Cathy Josefowitz: Release / Hauser & Wirth Zürich

Cathy Josefowitz (1956-2014) is a New York-born, Swiss-raised artist, who created a wide-ranging ouvre spanning drawing and painting, performance and dance. The extensive range of her artistic creations is now showcased in a solo exhibition at Hauser & Wirth in Zürich. The show highlights Cathy Josefowitz’s evolution of portraying the human form over a span of four decades, starting from the 1970s and transitioning towards abstraction in her later works. The exhibition takes its title from Josefowitz’s choreographic piece ‘Release’ (1988), a performance replete with fluid movements that is projected on the wall of the gallery. Cathy Josefowitz: Release features numerous pieces that are exhibited for the first time and runs until May 17, 2024.

Cathy Josefowitz: Release / Hauser & Wirth Zürich, Limmatstrasse. Zürich (Switzerland), March 21, 2024.

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Exhibition text (excerpt):

The presentation takes its title from Josefowitz’s choreographic piece ‘Release’ (1988), a performance replete with fluid movements that is projected on the wall of the gallery. Drawing on the Anatomical Release technique pioneered by dance teacher and choreographer Mary Fulkerson, Josefowitz falls, twists and rolls in order to let go of tension and cultivate creativity, liberating her body and mind. This feeling of liberation is translated into her later works through the gradual shift from figuration to abstraction. Her relentless and personal quest for expression unites the various works on view in Zurich, with some exhibiting elements of self-portraiture.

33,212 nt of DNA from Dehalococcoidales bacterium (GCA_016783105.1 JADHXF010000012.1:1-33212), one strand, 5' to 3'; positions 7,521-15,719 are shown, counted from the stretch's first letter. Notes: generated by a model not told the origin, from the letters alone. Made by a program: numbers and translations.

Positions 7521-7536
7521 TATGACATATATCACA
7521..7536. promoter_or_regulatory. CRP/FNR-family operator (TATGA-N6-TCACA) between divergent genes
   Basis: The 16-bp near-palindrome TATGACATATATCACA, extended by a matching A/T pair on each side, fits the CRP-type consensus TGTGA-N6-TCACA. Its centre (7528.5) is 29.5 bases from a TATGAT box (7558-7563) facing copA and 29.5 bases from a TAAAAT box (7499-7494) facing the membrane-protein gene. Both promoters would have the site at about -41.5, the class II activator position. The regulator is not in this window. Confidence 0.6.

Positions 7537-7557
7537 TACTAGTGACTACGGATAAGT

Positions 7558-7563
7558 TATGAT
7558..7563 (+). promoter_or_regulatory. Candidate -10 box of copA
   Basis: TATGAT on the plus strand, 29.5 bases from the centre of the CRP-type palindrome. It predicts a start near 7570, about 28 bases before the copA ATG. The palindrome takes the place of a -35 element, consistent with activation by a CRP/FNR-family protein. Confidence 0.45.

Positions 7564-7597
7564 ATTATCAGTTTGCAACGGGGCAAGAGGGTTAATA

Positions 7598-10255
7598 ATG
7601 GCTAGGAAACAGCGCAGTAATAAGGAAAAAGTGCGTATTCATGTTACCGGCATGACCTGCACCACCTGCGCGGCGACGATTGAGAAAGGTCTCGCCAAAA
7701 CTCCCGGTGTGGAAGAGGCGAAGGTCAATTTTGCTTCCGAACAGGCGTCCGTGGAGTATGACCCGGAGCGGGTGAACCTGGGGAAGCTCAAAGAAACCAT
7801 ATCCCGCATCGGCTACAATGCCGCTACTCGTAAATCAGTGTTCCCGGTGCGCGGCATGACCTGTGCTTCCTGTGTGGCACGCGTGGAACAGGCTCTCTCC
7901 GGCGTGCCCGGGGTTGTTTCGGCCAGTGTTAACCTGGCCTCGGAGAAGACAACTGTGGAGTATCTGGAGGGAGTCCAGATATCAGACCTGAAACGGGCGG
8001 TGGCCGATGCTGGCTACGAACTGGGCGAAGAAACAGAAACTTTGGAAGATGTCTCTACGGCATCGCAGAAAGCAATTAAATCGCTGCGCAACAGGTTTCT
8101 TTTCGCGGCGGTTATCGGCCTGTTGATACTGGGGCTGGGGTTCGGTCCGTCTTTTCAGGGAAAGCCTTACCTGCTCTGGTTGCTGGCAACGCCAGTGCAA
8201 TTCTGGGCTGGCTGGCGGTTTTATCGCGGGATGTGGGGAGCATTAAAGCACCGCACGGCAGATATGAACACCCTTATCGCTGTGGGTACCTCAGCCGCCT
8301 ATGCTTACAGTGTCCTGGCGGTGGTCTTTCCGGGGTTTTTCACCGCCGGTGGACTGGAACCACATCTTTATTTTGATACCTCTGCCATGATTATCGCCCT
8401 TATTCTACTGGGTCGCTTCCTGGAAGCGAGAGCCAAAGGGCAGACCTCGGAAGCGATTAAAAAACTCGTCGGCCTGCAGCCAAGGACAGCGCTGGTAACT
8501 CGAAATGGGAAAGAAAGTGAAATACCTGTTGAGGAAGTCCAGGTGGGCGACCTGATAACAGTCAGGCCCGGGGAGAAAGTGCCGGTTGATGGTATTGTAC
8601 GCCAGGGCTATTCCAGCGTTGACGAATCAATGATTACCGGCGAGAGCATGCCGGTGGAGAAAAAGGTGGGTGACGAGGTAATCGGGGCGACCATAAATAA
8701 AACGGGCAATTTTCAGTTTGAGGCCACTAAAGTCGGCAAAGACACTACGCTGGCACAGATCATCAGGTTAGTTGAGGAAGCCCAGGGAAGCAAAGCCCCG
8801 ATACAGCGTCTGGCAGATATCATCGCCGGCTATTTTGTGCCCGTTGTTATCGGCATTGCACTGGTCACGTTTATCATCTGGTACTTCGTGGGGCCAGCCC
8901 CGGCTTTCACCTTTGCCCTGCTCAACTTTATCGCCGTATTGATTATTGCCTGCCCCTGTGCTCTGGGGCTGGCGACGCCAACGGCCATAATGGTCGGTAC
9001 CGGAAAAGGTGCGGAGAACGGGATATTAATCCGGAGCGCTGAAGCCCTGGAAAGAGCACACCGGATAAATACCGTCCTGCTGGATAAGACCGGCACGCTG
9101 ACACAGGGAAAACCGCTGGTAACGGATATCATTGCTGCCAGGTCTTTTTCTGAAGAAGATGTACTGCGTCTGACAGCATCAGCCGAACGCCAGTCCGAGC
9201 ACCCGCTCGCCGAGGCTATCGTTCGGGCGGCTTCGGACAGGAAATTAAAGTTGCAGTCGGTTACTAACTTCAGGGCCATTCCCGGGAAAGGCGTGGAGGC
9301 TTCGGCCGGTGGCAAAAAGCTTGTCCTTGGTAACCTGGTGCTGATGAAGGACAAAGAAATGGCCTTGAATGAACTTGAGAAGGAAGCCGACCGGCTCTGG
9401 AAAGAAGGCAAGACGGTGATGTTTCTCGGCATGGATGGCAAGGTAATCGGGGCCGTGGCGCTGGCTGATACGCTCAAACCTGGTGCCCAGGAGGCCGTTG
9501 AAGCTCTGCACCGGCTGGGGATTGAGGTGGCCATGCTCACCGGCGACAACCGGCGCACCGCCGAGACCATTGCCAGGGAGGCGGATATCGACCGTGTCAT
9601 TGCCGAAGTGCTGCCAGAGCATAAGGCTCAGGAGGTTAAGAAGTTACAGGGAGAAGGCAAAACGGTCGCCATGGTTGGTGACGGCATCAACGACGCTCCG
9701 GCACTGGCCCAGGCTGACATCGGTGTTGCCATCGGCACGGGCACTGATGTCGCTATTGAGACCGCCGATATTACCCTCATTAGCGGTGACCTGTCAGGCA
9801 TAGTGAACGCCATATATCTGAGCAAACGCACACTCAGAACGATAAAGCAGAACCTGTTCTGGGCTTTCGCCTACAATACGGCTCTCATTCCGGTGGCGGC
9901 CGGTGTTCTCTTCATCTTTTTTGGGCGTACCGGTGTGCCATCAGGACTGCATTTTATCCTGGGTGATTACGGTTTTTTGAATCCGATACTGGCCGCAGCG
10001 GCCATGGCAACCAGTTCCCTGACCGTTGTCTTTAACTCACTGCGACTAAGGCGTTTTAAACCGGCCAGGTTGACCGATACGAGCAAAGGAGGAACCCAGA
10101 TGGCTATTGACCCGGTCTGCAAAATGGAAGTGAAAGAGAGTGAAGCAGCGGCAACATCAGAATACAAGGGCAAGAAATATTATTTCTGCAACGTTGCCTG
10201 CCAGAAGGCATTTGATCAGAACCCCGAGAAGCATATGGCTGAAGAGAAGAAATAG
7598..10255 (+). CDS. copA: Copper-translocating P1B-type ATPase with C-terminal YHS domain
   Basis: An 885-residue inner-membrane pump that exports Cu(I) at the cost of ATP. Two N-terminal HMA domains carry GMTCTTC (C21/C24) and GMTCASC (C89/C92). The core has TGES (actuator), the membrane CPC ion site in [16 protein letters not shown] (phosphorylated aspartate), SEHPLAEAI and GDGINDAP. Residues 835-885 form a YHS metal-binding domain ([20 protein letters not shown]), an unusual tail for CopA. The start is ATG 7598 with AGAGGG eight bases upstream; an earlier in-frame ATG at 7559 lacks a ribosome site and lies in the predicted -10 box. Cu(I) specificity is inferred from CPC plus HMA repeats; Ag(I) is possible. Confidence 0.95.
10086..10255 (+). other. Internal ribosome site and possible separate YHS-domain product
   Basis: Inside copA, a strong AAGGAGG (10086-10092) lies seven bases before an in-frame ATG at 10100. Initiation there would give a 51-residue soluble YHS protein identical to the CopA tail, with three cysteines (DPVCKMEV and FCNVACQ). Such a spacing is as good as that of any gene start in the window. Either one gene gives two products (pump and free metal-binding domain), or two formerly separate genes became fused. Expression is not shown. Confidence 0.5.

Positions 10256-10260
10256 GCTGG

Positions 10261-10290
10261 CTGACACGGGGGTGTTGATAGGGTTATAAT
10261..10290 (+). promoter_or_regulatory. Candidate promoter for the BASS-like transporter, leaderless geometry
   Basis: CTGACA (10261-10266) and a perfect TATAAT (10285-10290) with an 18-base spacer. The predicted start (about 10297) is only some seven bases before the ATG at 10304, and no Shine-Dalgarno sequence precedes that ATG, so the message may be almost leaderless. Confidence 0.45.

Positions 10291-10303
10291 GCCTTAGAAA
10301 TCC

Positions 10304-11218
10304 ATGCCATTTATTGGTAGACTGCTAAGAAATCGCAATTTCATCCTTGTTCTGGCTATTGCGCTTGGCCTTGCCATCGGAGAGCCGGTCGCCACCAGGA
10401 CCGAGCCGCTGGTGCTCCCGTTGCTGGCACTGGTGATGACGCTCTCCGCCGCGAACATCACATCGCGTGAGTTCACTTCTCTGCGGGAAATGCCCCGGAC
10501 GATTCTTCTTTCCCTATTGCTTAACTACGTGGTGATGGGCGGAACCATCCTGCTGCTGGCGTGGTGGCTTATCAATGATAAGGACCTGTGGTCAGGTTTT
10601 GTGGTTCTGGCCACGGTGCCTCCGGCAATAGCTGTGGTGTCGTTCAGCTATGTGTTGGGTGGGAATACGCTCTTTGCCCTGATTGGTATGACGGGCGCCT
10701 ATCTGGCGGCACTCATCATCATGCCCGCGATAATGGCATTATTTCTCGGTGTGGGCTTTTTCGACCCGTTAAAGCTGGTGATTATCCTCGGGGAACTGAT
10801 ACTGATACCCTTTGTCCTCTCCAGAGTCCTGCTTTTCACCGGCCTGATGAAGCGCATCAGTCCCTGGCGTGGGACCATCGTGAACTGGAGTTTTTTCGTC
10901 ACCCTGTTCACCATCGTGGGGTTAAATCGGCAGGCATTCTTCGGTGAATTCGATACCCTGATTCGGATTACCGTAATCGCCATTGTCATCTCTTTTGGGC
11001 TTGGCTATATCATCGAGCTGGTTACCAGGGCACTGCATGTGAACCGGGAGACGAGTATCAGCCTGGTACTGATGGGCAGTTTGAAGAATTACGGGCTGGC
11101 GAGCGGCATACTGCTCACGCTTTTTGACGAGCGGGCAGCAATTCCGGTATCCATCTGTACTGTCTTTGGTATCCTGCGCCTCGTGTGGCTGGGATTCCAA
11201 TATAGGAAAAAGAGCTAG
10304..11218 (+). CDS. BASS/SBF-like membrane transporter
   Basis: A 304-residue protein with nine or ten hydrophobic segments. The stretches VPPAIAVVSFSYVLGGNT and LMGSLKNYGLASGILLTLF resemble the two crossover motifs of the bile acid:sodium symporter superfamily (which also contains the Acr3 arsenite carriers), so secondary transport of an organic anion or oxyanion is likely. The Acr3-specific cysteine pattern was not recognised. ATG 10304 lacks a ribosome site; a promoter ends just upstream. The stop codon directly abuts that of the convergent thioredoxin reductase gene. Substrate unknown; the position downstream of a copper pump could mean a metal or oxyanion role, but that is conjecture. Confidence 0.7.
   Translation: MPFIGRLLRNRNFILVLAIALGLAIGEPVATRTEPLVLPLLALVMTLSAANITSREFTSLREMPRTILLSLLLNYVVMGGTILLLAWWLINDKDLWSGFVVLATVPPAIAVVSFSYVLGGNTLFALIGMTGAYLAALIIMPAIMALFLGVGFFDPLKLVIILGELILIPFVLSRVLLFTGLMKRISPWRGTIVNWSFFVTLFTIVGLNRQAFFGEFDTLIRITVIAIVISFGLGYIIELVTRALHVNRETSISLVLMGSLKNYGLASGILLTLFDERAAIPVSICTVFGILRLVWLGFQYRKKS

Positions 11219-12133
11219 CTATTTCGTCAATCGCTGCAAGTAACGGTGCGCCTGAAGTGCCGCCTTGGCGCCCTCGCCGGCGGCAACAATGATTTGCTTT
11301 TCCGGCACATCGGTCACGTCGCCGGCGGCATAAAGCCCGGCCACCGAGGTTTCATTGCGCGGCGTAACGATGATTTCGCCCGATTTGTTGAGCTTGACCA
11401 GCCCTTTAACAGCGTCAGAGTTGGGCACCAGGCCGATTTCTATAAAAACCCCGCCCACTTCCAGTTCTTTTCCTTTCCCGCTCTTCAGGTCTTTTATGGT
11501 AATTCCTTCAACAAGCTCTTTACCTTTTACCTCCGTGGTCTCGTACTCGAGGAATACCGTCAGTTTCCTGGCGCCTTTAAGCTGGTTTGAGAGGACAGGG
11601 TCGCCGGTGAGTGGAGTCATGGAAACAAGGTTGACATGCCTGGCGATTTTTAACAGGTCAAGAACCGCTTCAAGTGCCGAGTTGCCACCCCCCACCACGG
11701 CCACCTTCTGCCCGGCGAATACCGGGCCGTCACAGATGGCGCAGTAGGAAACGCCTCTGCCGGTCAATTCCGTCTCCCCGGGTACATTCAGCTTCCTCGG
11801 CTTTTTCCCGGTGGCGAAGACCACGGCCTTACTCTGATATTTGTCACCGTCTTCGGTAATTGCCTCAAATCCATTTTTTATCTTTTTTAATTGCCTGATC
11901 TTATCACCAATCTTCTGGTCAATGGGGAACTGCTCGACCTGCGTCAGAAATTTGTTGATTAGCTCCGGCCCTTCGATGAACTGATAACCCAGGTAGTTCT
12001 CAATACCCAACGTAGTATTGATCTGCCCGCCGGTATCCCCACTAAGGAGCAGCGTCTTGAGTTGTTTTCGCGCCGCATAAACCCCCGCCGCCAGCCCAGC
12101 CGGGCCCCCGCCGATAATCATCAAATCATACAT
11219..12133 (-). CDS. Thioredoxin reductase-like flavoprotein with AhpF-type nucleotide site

Born in New York in 1956, Cathy Josefowitz spent her childhood and adolescence in Geneva, Switzerland. The artist’s lifelong fascination with the bodily experience was sparked in part by her study of stage design at the Théâtre National de Strasbourg from 1972 – 1973. After attending the École Nationale Supérieure des Beaux-Arts in Paris from 1973 – 1978, Josefowitz studied performing arts and new dance at the renowned Dartington College of Arts in Devon, England from 1979 to 1983 and later choreography at the SNND School for New Dance Development, Amsterdam from 1987 – 1988. During her time in England, Josefowitz became involved in political activism, taking part in demonstrations, marches and conferences supporting both the feminist movement and the gay and lesbian liberation movement. Mirroring the increase in her engagement in political activism and feminism, Josefowitz’s art intensified its representation of female sensation and feeling.

Josefowitz’s exploration of the corporeal manifests in works from the 1970s that are filled with figures, predominately female, reclining or in varying states of repose. Her oils on cardboard, such as ‘Untitled’ (ca. 1974), are characterized by colorful backgrounds portraying domestic interiors, influenced by the artist’s exploration of stage design. The unnaturalistic color and vivid brushstrokes of this period, particularly apparent in Josefowitz’s gouches on paper, recall the work of fauvists Henri Matisse and André Derain, who rejected three-dimensionality in their painting practice.